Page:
On Aug. 22, she was sentenced to a one-year conditional discharge that was extended to February 2018 after she admitted violating two conditions: abstaining from alcohol and not driving under the influence.

Astacio, a Democrat who was elected to a 10-year term in 2014, also was in court in March when she beat four allegations that she violated the conditions of her sentence. One alleged that she twice drank alcohol, and three others were related to the use and maintenance of her ignition interlock device, which prevents a vehicle from starting if a driver has had too much to drink.

In May, Astacio was summoned to court after her interlock device on April 29 registered a blood-alcohol-content reading of 0.0651%. A vehicle will start only if a person’s blood-alcohol content is below 0.03%.

Astacio, who worked as a prosecutor for a time in 2009 in the Driving While Intoxicated Bureau of the Monroe County District Attorney’s Office, denied consuming alcohol and contended that her daughter had registered the reading, said her lawyer, Ed Fiandach. It is not illegal for another person to drive a car outfitted with an interlock device meant for someone else.

After the reading, which Fiandach said occurred near the beginning of May, Aronson asked that Astacio take a urine test that detects ethyl glucuronide, a byproduct of alcohol, and submit the results to the court. She did not, so she was summoned to court Tuesday and did not appear because she was in Thailand.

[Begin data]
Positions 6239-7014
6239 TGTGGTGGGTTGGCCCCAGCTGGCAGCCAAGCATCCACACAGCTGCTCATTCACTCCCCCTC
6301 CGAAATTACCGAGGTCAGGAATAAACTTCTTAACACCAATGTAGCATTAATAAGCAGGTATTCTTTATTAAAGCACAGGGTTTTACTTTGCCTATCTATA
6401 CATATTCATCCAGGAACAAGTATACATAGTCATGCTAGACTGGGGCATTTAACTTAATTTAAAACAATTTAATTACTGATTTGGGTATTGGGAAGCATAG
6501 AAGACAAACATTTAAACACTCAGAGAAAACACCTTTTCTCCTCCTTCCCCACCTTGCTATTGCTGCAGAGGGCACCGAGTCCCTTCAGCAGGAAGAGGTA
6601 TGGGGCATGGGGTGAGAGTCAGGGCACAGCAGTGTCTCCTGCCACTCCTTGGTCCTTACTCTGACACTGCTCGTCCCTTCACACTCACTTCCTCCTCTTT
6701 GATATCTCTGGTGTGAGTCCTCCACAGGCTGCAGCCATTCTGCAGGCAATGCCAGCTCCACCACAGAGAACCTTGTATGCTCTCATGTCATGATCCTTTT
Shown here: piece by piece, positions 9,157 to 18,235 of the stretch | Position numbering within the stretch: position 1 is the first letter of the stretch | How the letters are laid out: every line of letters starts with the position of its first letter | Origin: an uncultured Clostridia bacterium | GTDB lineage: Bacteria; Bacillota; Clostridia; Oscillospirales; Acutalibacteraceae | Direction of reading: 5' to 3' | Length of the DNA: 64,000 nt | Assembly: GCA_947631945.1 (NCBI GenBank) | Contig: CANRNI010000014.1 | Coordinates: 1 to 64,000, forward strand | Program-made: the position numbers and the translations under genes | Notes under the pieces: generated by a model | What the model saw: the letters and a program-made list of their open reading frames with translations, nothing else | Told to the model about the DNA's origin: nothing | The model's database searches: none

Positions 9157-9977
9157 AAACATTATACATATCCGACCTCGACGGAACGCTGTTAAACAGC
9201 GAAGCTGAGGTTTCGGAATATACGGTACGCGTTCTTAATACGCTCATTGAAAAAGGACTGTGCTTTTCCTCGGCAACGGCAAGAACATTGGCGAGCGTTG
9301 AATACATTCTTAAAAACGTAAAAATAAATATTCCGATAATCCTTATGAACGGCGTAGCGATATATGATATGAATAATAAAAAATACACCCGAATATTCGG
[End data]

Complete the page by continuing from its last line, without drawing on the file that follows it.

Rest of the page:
Why Astacio had not been arrested when she returned to the United States over the weekend was not immediately clear. She had told Fiandach that she had bought a one-way ticket to Thailand and would be there until some time in August.

She returned to Rochester because her supervising judge, Justice Craig Doran of the New York State Supreme Court, had directed she attend a 9 a.m. Monday meeting in his office at the Monroe County Hall of Justice, expressing concern in a letter that her behavior constituted a “voluntary abandonment of public office” that would be deemed a breach of her judicial responsibilities if she failed to show up.

“You are self-sabotaging any chance you have to return to the bench,” Aronson said in court, telling Astacio that her attitude appeared to be contemptuous.

Though she still receives her paycheck, Astacio has been prohibited from presiding over cases since before her drunken driving conviction in August and has been barred from entering non-public areas of the courthouse since November. She has continued to receive her $173,700 salary because she remains an elected judge.

Astacio will again be working for her pay upon her release from jail — whenever that may be.

Her supervisors, state Supreme Court Judge Craig Doran and City Court Judge Teresa Johnson, told Astacio Monday that she will required to conduct research in the courthouse law library Monday through Friday, whenever court is in session.